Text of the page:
17 Tips for Building a Kick-Butt, Wildly Successful PR Career
In two previous MaccaPR blog posts, you’ve bathed in career advice from such public relations luminaries as Honeywell’s Greg Zimprich, Fast Horse founder Jorg Pierach, Lola Red’s Alexis Walsko [Read Part One], Explore Minnesota’s Alyssa Ebel and Haberman agency CEO Fred Haberman [Read Part Two].
Now keep your seatbelt fastened, make sure your seat backs and tray tables are in their full upright position and prepare yourself to take flight as I reveal 17 chunks of wisdom I’ve learned over 30 years in PR [Download Tip Sheet].
1. Make Enough Mistakes to Succeed. If you’re not making mistakes in your career, you’re not taking enough foolish risks. Hey, there’s no shame in making mistakes as long as you learn from them. Research published by the Academy of Management Journal found that workers in the NASA space shuttle program, according to Fortune, “not only learned more from failure than from success, but also retained the lessons longer.”
2. Don’t Make the Same Mistakes Twice. However, if you make the same mistakes over and over without learning from your errors? Feh, you’re a schlemiel (it’s Yiddish, look it up).
3. Learn from Other People’s Mistakes. Apply them to your own career. As bridge player Alfred Sheinwold said: “Learn all you can from the mistakes of others. You won’t have time to make them all yourself.”
4. Never Lie. No really, just do not lie. You know what lying feels like. Don’t lie to clients. Not to co-workers. Not (dear God) to journalists or bloggers. Promise yourself that you will never, ever make stuff up. Become legendary for your integrity. It’ll set you apart from 80 percent of the people you meet in business.
5. Guard Your Reputation. Fact: Your resume is one of the least important documents in your career. Your LinkedIn profile? A bit more important. But your reputation and character? What will people you’ve worked with say about you, in private, in confidence? Nothing affects the arc of your career more. How do you establish that reputation? See #4 above.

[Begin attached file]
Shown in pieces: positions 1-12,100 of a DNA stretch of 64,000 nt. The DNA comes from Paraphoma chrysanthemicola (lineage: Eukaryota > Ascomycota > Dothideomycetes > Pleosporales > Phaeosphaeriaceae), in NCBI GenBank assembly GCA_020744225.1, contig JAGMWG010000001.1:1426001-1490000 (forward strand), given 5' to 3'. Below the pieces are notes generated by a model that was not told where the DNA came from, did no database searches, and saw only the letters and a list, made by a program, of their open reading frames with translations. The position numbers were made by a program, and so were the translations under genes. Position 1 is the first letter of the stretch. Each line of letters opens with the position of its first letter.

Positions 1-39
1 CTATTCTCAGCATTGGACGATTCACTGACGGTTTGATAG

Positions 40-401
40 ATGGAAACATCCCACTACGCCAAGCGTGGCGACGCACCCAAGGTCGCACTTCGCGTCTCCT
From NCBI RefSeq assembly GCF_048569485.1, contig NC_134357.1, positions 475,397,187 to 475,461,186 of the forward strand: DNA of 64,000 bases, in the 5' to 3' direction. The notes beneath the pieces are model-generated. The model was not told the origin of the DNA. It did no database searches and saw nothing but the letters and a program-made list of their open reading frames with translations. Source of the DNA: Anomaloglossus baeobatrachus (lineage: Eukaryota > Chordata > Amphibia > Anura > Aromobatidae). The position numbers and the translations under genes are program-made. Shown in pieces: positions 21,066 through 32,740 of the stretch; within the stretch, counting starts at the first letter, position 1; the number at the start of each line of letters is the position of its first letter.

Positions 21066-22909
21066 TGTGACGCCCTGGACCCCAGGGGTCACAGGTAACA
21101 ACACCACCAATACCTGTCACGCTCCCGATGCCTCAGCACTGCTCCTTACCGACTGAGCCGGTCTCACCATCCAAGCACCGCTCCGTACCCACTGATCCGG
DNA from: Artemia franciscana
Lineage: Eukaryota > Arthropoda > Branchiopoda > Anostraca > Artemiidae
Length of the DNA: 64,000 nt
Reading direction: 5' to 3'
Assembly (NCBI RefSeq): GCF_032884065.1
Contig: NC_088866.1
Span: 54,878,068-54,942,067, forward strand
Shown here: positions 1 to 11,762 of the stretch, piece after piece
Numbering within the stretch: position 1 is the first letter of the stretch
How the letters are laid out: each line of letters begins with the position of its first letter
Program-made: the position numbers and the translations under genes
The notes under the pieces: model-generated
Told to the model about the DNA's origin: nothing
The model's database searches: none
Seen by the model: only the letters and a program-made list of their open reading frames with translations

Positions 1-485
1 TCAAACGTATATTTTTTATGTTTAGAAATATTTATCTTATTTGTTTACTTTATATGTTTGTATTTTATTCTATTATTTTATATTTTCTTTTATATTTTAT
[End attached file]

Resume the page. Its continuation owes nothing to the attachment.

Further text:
6. Eliminate Your Ego. Recognize the narcissist in you, and fight it. Absolutely nothing is more corrosive to a career than being someone who is only out for him or herself. Be generous in sharing credit. Embrace humility, and let graciousness flourish. What could be more attractive in our business than a humble PR genius?
7. Always Help Your Co-worker or Client in Crisis. Make it clear you have their back. If a client or co-worker is fired, be the first reassuring voice they hear and the first to take them out to coffee. Let them know that your network has just become their network. Marketing guru Don Peppers (right) wrote in his memoir that he’d tell clients if they ever lost their jobs, his agency would have an empty office with a phone waiting to support their search for their next position. You’d be shocked how many people won’t even return the calls of someone who just lost their job. People never forget their guardian angels. Your wings are waiting.
8. Mourn with Your Colleagues. If a co-worker or client is grieving the loss of a family member...be there. Few others will. When in doubt, attend the funeral of a client or co-worker’s loved one. 'Swim With The Sharks’ author Harvey Mackay (right) recalls standing outside the synagogue after the funeral of his father, and imprinting in his memory the face of every person who cared enough to attend his father’s ceremony.